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Equifax learns a $Billion Lesson

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On Thursday, September 7, 2017, Equifax, one of the three major consumer credit reporting agencies, announced that hackers gained access to company data that impacts 143 million customers. The compromised information includes Social Security numbers and driver’s license numbers. Days after the breach was announced, Equifax’s stock was down more than 12%. This is more than a billion dollars in lost shareholder value.

Thieves are already using the stolen data

After the Equifax breach, reports show a spike in credit card fraud. The credit monitoring company first learned of the breach in July, but it was not made public until now. Liron Damri, co-founder of Forter, a fraud prevention service for online retailers, said he saw a 15 percent increase in the overall fraud attempts in their system in August, which is an unusual time of year to see such a spike. Damri believes the thieves sold the financial information to turn a quick profit once they realized they were caught.

No such thing as bad publicity, but this is the exception!

Most of the articles written about the Equifax breach also talk about other famous breaches such as the Yahoo and Sony breaches. According to The Economist, this sort of brand damage is long lasting when it comes to large established brands. This sort of attention has caused customers to stop doing business with the breached companies. Customers who have had their identities stolen have a much longer memory. The lost revenue and bad publicity associated with a breach is often feared more than the cost associated with loss of the data stolen. For this reason, companies try to keep breaches secret for as long as possible.

“There are only two types of companies: Those that have been hacked and those that will be hacked.”

Robert S. Mueller, III, Former FBI Director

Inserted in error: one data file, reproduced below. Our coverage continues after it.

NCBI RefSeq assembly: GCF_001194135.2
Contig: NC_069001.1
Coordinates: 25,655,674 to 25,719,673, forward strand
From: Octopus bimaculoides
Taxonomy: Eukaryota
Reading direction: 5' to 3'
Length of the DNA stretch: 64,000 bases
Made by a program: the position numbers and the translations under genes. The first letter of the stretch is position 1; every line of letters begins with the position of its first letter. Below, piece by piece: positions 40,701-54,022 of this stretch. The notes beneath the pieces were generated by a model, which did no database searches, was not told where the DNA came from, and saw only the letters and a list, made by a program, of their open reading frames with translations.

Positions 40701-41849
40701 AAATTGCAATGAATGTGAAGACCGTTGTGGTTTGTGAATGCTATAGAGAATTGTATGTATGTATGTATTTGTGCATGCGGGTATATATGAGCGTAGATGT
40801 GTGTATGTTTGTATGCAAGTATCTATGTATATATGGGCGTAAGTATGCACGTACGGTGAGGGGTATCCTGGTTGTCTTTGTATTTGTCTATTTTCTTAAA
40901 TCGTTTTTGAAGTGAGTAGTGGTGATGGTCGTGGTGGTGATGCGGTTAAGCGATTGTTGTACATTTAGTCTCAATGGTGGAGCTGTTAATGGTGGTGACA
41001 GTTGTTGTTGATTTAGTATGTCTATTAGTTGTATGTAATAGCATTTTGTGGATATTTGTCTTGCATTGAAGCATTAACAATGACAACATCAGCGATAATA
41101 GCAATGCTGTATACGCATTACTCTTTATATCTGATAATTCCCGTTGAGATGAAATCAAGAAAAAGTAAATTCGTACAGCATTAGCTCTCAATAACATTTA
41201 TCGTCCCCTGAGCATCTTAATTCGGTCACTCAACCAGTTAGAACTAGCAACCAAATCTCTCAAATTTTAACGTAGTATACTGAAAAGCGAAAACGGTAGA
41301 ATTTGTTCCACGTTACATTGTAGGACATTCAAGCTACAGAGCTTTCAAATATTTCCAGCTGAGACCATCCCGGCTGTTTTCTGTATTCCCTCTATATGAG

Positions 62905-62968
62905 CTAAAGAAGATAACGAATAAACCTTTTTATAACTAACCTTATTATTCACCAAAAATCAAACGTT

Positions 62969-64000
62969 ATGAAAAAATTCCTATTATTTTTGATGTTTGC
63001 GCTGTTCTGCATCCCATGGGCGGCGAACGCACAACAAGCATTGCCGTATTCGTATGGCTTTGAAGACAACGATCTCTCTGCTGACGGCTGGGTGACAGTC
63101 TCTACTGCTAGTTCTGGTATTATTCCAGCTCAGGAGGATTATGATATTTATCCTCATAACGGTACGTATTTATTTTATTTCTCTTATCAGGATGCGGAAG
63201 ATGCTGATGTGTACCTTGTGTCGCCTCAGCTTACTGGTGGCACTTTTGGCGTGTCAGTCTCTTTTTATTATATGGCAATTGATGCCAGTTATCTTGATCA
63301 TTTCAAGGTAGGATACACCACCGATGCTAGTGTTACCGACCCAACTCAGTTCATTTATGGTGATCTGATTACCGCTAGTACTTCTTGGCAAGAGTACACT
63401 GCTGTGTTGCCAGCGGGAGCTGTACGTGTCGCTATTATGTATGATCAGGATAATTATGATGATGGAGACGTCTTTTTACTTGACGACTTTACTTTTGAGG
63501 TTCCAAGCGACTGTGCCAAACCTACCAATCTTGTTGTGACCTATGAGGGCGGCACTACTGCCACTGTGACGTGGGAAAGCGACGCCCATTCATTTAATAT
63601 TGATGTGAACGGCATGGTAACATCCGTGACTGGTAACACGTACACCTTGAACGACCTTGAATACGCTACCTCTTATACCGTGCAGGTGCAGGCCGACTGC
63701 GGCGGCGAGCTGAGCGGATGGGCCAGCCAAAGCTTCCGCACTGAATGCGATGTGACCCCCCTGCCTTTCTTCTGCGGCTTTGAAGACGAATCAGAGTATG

Recent cybersecurity news is all about the latest ransomware, malware, or password phishing breach. These events tend to get the focus, but I think this is equivalent to chasing yesterday’s news, lagging indicators. Recent events have proven a determined hacker can and will breach your network. Even with the most advance cybersecurity in place to protect your network at the perimeter you are still susceptible to low-tech phishing scams. This is because the human element will be a factor until the day machines take our jobs.

What does an attacker want to do once a breach starts?

An attacker wants to spread the breach to as many systems as possible and the best way to do this is through the theft of credentials. Attackers typically use stolen credentials to spread the initial breach to critical system infrastructure. This allows an attacker to access machines that would have otherwise been immune to the initial breach such as malware, ransomware, phishing and so on.

Once inside, the outsider becomes an insider

The average breach goes undetected for more than 90 days. Once inside your internal system, with access to your trusted credentials, an attacker looks just like a trusted insider. A cybercriminal wants to go undetected for as long as possible so they can reach their reach to more systems, gain more access, and steal as much of your data as possible. The bad guys do this by not only using the stolen credentials to reach new systems, but these same credentials allow the attacker to impersonate insiders and hide their activity by encrypting it.

Victim or not? The choice is yours

You don't need to be the next Equifax, Yahoo, or Sony. At SSH.COM we believe that the best way to mitigate the risk from credentials is to remove them from the equation. Read more about our approach to cloud access management.

Edit: One year on and not much has changed

Cnet report that significant action on the Equifax breach has failed to materialize and that credit reporting agencies are still risking costly data breach. For more detail, download the full Congressional report.

 

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AuthorStaff Writer

Staff writer at SSH.COM

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